Protection Of Industrial Property And Economic Order In Brazil: Brief Notes On Market Trends, Trade Dress And Unfair Competition

Author:Mr Marcelo Inglez de Souza and Cesar Rossi Machado
Profession:Demarest e Almeida Advogados

Protection of intellectual property has been assuming a new shape due to social, economic and technological evolution. The originality aspects of brands and other intangible property aspects have been increasingly exploited by the industry, and therefore require different protection, so as to guarantee healthy and beneficial competition for all.

Trade dress is an example of the evolution of law in the field of intangible property all over the world, being a set of sensory elements that distinguish a certain product from the others, making it unmistakable and subject to exclusivity and protection.

On the other hand, liberty in the economic activities must be ensured, based on the constitutional principles of free enterprise and free competition. In this context, courts in Brazil have often decided for the mitigation of protection via trade dress, thus not acknowledging the application of this concept in cases where there is a "market trend", that is, when a strong similarity is found in all products of the kind under analysis, so that such elements can no longer be used to distinguish a product from another.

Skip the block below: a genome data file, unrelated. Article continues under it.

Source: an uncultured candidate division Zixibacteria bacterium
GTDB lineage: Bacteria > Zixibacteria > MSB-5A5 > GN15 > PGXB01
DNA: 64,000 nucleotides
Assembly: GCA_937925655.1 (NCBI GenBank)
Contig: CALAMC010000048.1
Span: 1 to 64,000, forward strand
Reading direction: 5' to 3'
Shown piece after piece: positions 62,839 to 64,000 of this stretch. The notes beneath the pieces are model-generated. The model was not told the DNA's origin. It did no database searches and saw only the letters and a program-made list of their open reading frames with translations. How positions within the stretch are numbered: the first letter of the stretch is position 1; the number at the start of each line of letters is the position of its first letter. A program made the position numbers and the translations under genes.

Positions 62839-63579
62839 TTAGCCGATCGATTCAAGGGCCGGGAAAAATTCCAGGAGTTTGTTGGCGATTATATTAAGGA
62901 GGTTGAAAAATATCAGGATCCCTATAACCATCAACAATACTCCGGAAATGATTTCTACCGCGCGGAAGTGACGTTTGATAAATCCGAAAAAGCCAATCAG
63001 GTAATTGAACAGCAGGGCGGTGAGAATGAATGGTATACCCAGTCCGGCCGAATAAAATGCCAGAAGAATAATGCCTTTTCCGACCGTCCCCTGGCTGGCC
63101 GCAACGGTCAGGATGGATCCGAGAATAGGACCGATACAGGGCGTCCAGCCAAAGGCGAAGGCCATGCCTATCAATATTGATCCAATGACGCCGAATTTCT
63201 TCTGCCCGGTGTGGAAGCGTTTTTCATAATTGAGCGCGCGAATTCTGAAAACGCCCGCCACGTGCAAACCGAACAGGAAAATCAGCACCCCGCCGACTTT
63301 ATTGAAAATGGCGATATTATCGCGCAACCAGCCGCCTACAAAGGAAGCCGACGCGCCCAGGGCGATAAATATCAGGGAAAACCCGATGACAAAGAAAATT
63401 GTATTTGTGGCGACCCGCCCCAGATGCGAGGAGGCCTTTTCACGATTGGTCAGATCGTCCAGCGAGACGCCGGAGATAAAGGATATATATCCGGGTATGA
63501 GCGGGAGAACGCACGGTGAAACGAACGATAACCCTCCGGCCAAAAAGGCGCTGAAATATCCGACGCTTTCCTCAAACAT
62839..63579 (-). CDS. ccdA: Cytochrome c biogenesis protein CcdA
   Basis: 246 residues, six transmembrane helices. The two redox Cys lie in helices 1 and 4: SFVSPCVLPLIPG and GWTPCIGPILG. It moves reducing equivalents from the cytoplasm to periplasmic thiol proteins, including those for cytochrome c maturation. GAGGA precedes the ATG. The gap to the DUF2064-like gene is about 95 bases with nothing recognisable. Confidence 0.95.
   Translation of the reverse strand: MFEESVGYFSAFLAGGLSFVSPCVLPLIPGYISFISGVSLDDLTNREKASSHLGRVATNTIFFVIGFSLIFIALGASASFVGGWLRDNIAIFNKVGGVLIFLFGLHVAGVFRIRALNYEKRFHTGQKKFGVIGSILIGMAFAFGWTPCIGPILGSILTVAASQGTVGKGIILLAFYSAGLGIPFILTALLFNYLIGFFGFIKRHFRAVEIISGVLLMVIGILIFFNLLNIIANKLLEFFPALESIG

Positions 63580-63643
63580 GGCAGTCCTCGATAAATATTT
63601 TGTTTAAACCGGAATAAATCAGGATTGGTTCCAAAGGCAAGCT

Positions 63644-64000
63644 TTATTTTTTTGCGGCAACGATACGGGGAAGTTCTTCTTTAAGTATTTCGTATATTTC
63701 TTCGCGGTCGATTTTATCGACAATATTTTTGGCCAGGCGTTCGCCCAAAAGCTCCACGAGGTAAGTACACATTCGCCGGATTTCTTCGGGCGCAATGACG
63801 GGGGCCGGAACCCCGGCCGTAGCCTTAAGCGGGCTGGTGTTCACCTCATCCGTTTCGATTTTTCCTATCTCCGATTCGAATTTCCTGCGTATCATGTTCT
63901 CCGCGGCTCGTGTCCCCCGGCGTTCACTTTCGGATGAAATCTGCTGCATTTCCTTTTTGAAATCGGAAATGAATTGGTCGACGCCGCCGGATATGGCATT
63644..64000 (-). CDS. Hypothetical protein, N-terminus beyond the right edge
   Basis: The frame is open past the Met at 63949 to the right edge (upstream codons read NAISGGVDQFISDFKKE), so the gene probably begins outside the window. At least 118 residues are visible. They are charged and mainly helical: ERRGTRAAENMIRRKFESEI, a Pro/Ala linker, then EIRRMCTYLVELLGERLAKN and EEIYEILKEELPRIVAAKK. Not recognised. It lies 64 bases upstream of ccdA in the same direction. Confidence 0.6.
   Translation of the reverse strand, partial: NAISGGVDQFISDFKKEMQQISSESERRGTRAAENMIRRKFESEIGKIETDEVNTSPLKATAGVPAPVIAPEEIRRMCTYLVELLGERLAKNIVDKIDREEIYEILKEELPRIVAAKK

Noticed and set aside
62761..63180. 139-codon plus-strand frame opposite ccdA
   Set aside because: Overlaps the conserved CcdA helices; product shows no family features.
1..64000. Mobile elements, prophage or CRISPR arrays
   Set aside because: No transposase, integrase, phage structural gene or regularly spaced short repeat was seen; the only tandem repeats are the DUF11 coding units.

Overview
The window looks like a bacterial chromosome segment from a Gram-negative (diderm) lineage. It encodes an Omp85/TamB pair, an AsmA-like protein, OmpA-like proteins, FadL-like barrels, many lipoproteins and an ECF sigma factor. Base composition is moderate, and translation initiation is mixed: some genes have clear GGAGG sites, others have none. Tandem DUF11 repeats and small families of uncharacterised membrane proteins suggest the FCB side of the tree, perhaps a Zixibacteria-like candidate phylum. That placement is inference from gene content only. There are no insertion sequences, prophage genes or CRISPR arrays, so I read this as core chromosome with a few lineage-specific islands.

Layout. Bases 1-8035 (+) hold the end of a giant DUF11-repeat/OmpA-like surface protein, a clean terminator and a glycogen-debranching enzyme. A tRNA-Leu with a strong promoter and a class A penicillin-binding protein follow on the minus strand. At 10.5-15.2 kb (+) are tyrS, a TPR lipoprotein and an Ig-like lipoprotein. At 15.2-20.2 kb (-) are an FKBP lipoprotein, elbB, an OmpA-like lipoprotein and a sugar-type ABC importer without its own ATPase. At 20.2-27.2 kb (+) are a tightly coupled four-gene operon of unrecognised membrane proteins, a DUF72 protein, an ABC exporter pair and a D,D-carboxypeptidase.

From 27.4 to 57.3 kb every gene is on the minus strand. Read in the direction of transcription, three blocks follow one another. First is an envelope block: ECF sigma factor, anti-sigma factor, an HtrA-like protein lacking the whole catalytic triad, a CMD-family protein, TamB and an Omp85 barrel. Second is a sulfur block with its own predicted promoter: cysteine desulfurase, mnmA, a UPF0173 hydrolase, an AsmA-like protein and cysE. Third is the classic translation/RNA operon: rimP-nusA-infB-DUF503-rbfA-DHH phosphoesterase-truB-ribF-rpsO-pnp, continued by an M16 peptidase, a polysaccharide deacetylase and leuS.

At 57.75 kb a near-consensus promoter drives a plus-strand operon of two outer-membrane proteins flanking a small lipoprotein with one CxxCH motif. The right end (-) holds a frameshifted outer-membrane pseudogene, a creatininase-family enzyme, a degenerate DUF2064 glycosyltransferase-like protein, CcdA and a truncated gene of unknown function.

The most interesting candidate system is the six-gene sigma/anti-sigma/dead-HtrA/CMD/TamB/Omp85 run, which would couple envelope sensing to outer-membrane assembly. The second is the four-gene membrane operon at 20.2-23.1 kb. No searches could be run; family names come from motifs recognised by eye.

How is it possible then to reconcile the required protection of trade dress with the constitutional guarantee of free competition? After all, the distinctive character of products must be protected, and at the same time, competition and the freedom of the industry, commerce and economy must be encouraged.

In Brazil, the answer is to be found in article 195 of Law 9279/96, which characterizes as unfair competition the imitation of other parties' expressions or signs to gain undue advantages, subject to penalties in both civil and criminal spheres.

Thus, in one way, market trend may limit the characterization of exclusivity and the trade dress protection. On the other hand, market trend cannot be used as a shield to protect unfair competition acts, when the intention of imitating a product and diverting another's clients is clear.

In this context, protection via trade dress can only be discarded if the subject matter involves...

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